You have been more to me than a checklist of cities, but if I had to use checkmarks, they would be in the shape of lightening bolts for the moments that were too quick to catch but still made a thunderous roar. You have thrown hailstorms and terrible timing at me along with everyday hallelujahs and souls that were too good for me to hold. You have been the opposite of restful, but the cure to my restless. You have taught this lover of words that there is a love beyond words. I leave you with sand in my shoes, chaos in my heart, and a little more understanding of why people do what they do. My suitcase is heavy. My heart is full.
Vancouver, I am ready to come home.
1. When I was a child, I told my grandfather that my favourite food was BBQ pork. Every single meal he has made me since I was 5 has had BBQ pork in it, even to this day. Every morning I have been here, he steams BBQ pork buns for me. Every lunch or dinner, there will be slices of BBQ pork on the table, which he will intentionally buy from the deli down the street. I think I like BBQ pork more because of this.
2. My grandfather has always been a man of service, but I have never received a gift from him until this week. He gave me two film cameras to take home with me, saying he wasn’t sure if they worked anymore, but I will keep them anyways.
3. When we were in Singapore, we went to the beach and I dipped my feet in the water. As we were leaving, I was about to put my sandals back on, but my grandfather stopped me. He bent over with a water bottle in his hands and offered to wash my feet so they wouldn’t be sandy when I put my shoes on. I wanted to cry, because my grandfather, who has never read a word of Scripture in his entire life, probably had no idea how Biblical that was. Sometimes people can be a lot like Jesus without realizing it.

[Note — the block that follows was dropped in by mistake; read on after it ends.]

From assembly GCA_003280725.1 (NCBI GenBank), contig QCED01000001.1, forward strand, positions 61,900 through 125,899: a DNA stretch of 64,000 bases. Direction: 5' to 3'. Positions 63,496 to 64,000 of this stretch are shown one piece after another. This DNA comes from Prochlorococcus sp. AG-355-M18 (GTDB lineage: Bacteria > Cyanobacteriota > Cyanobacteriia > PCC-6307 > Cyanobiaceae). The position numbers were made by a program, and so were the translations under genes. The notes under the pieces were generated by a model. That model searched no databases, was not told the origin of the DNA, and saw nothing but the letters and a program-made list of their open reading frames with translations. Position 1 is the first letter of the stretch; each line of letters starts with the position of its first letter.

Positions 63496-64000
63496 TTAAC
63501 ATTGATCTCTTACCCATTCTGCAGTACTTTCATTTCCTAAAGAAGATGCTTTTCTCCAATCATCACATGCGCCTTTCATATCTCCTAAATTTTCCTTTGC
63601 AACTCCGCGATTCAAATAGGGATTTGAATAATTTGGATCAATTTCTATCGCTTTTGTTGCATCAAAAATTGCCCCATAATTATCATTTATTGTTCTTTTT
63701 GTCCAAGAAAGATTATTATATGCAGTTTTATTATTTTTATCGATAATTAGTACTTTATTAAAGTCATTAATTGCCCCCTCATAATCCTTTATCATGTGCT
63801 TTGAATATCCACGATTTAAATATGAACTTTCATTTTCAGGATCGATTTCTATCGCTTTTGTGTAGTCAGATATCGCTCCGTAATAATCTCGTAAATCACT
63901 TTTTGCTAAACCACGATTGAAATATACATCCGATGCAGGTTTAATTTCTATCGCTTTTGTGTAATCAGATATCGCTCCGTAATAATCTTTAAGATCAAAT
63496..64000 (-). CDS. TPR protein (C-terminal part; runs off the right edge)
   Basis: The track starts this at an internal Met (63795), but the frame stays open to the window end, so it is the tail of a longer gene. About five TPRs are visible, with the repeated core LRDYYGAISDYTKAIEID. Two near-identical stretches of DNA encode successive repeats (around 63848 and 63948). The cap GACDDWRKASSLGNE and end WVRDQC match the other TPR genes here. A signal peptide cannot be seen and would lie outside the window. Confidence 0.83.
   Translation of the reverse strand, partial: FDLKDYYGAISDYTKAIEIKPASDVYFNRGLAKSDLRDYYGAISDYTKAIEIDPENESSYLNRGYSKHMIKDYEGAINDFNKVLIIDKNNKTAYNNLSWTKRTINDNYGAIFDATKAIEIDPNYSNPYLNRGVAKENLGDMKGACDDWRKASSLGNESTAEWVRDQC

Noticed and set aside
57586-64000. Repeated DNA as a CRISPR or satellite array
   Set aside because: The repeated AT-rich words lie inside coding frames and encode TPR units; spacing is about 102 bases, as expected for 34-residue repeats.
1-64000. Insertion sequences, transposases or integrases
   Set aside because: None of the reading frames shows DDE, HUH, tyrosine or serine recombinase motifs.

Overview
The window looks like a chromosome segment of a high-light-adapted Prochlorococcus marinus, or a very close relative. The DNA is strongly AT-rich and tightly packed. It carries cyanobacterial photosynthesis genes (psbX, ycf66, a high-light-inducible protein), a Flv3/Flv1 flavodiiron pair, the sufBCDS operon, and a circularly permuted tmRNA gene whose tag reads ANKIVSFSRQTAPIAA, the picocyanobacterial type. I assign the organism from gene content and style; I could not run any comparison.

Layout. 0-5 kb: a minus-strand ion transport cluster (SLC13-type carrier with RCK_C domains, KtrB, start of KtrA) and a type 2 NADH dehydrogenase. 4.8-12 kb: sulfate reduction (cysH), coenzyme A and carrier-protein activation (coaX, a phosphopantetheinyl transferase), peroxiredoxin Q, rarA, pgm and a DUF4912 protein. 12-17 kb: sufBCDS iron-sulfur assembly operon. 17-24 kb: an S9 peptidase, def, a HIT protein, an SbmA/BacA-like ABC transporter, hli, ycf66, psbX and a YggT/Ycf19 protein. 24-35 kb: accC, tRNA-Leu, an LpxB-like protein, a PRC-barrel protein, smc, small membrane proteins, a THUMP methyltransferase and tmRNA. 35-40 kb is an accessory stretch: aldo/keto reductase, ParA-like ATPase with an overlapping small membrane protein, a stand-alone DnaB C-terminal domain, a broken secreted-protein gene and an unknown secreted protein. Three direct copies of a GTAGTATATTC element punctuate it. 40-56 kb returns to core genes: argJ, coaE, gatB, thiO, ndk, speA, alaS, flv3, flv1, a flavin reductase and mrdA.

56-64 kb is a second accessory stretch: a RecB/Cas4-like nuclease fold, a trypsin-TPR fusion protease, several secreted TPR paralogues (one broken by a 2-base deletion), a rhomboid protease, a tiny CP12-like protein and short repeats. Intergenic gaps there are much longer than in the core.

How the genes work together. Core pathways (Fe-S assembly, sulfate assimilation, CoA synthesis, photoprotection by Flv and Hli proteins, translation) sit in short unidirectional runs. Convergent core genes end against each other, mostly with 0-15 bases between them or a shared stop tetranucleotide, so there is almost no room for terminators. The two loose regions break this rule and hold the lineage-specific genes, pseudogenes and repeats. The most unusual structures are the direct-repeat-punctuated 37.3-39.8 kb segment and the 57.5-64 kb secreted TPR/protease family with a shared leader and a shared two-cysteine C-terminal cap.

1. Travelling with a baby, my grandfather, and relatives that I don’t know well was frustrating, but a necessary learning experience. Everyone travels differently and wants to see and do things that other people don’t. Learning to be patient is a HUGE part of the process of accepting these facts, but we now know better what to do and what not to do. One of the nights we were in Singapore, my Gong Gong asked me, “Are you happy? Because that’s the only thing that matters,” and I really was happy that I got the chance to travel with my family. In the end, the most important thing to my family is that we are having fun, and that is something to delight in.
2. I tried butter coffee. I didn’t like it.
3. Gardens by the Bay was one of my favorite parts of the trip. It was a like mini city made of plants and flora, and was not only beautiful, but also incredibly educational about ecosystems around the world. We went to Cloud Forest, and it was like walking into Avatar. I wish we were able to stay for longer and explore the entire place.
4. We spent one of our days in Singapore visiting different Hawker Centres in Chinatown and Little India. It was a day of strong spices and observing facial expressions as everyone reacted to new flavours. I got a coconut as big as my sunglasses, and tried local dishes such as oyster omelettes, pepper crab, pork rib tea, and not durian.